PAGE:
The north pole of the sphere doesn’t map anywhere on the plane, it gets mapped to a point at infinity, which corresponds to (1,0) in CP¹.
Ok, so now we are in CP¹. Möbius transformations are what you get by applying 2×2 complex matrices to each point (z,w), viewed as a two-dimensional complex vector. So, for example,
Thinking again of points of CP¹ as single complex numbers, this converts z/w into 2z/w. In other words, this scales everything away from zero by a factor of two. On the sphere however, it scales things away from the south pole, and towards the north pole. If we do this to a spherical video (that is, mapping all the way from pixel coordinates to CP¹, applying the matrix and then mapping all the way back to pixel coordinates), it looks like we are zooming in on the south pole, and zooming out from the north pole. Here’s a test equirectangular image, and the result of doing this kind of “zoom by a factor of two”, this time between two opposite points on the equator:
Notice that close to the center of these images, you really do get a zoom by a factor of two, and on the opposite side of the sphere (at the midpoints of the left and right edges), you zoom out by a factor of two.
If you want to rotate using a 2×2 complex matrix, you would multiply by the appropriate complex number. So for example to rotate by 90 degrees, you want to multiply by , so you would use the matrix
Using other kinds of matrix (functions for which are included in the code on Github) you can rotate about any two points of the sphere, by whatever angle you want, or zoom from any point of the sphere towards any other point.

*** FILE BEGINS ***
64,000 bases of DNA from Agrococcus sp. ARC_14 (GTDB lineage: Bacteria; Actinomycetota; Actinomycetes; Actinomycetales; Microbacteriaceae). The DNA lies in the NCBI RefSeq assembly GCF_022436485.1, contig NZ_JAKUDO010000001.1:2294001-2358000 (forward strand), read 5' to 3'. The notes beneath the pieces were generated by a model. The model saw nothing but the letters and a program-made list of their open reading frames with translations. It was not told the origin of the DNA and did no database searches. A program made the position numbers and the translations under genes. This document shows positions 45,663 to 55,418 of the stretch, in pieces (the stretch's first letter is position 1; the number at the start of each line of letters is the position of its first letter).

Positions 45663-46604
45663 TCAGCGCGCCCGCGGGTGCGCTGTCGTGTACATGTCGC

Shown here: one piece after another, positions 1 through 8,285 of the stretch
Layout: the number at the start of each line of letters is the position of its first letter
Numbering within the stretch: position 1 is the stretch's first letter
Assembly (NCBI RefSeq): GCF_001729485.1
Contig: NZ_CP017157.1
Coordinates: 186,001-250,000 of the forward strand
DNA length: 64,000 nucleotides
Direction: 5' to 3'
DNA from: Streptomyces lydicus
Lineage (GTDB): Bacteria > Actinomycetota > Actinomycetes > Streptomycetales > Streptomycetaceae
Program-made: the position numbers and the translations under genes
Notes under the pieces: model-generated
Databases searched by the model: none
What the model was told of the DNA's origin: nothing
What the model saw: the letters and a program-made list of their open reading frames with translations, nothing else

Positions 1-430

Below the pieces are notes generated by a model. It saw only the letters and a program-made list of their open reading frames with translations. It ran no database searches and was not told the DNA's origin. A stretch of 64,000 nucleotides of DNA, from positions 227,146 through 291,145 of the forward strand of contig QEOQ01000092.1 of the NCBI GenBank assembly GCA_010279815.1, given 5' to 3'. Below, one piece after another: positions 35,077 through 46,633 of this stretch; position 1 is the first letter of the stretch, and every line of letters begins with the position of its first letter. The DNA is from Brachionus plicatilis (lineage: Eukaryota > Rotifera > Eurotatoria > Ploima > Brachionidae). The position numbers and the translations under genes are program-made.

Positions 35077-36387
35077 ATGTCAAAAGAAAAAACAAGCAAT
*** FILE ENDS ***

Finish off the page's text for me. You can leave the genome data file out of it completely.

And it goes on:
So, apart from the math being nice, why else are Möbius transformations a good idea for video editing? As we mention in the video above, they are all conformal, meaning that they don’t change angles. In ordinary flat video or still image editing, zooming and rotating don’t change the angle at which two lines meet, while if you shear an image then angles do change. If you look closely at just a small part of an image, it will look pretty much the same after a conformal mapping, while if you shear an image you can tell by looking at any tiny part of it that something is distorted. Of course things can change drastically on the larger scale, but at least each small part of the scene looks reasonable on its own.
If you have any questions about the theory, or the implementation, or make something cool using Möbius transformations, please tweet me at @henryseg!
P. S. I was inspired to start thinking about Möbius transformations applied to spherical imagery when I read The Mercator Redemption, a paper by Sébastien Pérez-Duarte and David Swart.
P. P. S. There is an awesome video, Moebius transformations revealed, which shows visually how various Möbius transformations of the complex plane can be interpreted as motions of a sphere. This sphere is close to, but is not really the same as the sphere of our spherical video!